We want to become Africa’s manufacturing hub – Alan K. tells Danish investors

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Government has asked Danish investors to take advantage of the numerus opportunities that exist in various sectors of the economy, as the country prepares to move from aid to trade and become Africa’s manufacturing hub.

Speaking to Danish investors who are currently on a two-day visit with Queen Margarethe II of Denmark, Trade Minister Alan Kwadwo Kyerematen, said “our vision is to become the new manufacturing hub for Africa,” adding that Ghana has a very conducive legal and political environment for businesses to thrive.

“My friends from Denmark, these are exciting times for our country. There are a number of things that investors look for. First is political stability, and as a country, we are a beacon of hope in terms of our democratic credentials in the whole of Africa. As an investor you want to make money, but you want to stay alive and enjoy the fruit of your labour, and that’s why safety and security is very important.

We also have probably one of the most robust judicial systems in the whole of the continent. And as businessmen, we may run into problems but the key is to have a system that provides fairness and equity for both parties. So, we are ready for business and we want to develop a strategic partnership for the Danish private sector,” Mr. Keyerematen said.

He further said that government is creating opportunities for investors by embarking on an ambitious industrialisation agenda and creating an environment for businesses to thrive, the more reason why the Danish investors must invest in the country.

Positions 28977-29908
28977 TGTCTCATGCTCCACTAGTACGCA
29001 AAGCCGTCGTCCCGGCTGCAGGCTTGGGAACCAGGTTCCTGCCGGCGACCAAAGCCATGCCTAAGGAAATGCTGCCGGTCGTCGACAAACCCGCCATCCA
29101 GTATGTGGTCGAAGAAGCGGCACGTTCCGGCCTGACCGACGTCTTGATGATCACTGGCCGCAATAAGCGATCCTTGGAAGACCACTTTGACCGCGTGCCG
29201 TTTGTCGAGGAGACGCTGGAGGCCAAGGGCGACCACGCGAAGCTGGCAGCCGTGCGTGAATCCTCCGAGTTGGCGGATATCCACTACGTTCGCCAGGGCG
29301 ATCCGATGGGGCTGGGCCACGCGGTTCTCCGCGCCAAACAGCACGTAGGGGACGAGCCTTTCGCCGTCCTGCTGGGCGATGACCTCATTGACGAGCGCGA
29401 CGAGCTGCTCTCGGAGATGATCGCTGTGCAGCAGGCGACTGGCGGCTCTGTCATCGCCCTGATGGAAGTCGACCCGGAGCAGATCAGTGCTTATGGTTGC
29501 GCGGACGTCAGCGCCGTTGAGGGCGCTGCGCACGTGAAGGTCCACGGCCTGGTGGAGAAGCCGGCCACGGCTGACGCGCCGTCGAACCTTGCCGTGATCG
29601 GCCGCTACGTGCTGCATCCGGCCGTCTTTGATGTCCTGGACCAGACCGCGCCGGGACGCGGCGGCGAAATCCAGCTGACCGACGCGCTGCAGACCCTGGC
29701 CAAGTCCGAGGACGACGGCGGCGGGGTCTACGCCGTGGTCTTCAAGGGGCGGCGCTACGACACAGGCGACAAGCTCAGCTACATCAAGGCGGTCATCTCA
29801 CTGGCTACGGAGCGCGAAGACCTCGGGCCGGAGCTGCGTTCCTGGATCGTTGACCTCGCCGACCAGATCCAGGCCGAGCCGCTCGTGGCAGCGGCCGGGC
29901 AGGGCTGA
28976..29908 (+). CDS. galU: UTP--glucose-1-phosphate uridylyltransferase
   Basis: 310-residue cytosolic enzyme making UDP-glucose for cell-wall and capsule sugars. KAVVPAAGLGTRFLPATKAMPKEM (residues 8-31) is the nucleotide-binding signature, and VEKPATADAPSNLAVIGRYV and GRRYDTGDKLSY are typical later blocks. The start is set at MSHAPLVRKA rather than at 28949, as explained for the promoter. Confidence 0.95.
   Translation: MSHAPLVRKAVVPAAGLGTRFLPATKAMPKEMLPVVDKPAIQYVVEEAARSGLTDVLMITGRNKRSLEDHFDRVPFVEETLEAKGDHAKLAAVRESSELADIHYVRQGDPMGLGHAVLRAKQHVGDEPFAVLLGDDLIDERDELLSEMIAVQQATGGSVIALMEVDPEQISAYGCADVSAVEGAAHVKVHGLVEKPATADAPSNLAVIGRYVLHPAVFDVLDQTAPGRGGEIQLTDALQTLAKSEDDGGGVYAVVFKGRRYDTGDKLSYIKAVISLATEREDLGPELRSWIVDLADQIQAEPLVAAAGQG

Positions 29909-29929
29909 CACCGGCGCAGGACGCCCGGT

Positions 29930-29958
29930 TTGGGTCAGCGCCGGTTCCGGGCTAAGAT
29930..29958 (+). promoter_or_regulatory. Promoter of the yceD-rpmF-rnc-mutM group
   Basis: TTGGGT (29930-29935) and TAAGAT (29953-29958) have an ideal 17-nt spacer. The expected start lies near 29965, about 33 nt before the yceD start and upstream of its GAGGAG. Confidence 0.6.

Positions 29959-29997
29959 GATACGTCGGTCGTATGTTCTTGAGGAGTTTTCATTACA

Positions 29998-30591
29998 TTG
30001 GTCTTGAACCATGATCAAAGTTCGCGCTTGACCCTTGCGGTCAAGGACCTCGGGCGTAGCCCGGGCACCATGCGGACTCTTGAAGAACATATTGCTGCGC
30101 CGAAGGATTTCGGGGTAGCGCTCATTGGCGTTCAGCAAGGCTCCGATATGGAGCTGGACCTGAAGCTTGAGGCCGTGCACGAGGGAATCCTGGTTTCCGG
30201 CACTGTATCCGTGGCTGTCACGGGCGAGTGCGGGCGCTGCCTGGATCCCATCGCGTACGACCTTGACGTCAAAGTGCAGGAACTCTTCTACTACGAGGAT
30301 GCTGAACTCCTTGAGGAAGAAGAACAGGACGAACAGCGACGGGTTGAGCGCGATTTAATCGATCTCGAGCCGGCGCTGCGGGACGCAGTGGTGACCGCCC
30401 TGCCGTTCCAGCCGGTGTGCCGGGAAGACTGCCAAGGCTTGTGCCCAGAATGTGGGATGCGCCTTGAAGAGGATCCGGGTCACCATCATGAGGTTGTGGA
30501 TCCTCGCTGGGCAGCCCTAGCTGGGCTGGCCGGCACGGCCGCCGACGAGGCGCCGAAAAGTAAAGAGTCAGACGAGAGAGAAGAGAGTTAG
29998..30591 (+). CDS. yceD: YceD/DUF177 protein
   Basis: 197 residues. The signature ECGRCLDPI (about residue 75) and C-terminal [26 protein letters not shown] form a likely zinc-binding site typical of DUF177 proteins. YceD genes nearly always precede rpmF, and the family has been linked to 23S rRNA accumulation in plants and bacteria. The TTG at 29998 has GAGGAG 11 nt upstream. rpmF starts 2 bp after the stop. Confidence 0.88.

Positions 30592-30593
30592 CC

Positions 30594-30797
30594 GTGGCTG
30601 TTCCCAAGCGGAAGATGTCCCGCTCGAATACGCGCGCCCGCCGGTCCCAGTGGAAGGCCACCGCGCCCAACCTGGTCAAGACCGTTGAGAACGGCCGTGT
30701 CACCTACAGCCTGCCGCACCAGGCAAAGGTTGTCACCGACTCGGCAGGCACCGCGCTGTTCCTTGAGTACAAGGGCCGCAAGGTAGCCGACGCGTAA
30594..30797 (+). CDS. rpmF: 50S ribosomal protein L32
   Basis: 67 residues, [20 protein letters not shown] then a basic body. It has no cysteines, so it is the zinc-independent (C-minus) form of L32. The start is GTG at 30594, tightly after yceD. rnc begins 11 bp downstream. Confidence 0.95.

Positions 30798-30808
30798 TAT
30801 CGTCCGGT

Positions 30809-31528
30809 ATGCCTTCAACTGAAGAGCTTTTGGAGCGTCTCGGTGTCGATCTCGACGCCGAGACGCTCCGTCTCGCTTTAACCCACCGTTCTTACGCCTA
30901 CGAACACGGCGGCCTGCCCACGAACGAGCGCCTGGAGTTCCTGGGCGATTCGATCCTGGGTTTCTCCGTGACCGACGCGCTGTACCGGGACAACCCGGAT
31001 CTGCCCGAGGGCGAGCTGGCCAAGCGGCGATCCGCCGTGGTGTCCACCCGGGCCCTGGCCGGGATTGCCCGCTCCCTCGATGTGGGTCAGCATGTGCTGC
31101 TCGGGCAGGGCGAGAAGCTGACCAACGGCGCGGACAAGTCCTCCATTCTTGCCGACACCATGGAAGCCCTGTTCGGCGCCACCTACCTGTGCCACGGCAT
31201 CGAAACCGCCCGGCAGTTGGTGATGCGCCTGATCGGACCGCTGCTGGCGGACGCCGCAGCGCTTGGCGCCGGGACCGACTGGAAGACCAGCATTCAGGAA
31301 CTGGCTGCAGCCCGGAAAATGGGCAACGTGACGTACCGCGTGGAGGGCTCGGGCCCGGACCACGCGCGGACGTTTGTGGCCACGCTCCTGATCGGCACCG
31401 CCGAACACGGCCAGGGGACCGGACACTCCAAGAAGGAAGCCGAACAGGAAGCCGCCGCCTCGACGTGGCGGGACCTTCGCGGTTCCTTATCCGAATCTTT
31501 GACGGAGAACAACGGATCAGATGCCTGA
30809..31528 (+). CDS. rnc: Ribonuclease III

“The number one development priority of our country is to create jobs. We know from the development experience of some of the advanced economies of the world that it is through industrialisation that we can optimise our potential for job creation. In this regard, as a government, we are embarking on an ambitious and comprehensive programme for industrial transformation. Our vision is to become the new manufacturing hub for Africa.

All the plans, he admitted, will not make sense unless government creates an enabling environment for businesses to thrive.

“We are embarking on a very aggressive reform programme for the business environment by changing our regulations and making sure that we create the most business-friendly environment on the continent,” he said.

Vice President Dr. Mahamadou Bawumia, who also spoke on the theme: ‘Ghana beyond aid: moving forward together’, said the country wants to move from seeking aid from development partners to trading with them as, he argues, that is the only way to create jobs for the youth.

“The President, Nana Addo Dankwa Akufo-Addo, has spoken on this subject, signaling Ghana’s aspiration to change the status quo and our conversation around aid. He has been clear that while we acknowledge that overseas development assistant will continue to contribute to our development process, we, as Ghanaians, must be leading investors if we are to achieve a sustainable development path.”

A Ghana beyond aid, he said, means mobilising and leveraging the domestic savings and revenue transparently, expanding financial inclusion with credit services and savings systems for all, especially women; and financing through local capital markets in the local currency.

“It also means where domestic resource mobilisation is enhanced through higher private savings and higher government revenues raised in a more efficient and equitable manner, where there is resolute efficiency and accountability in the use of public resources,” he added.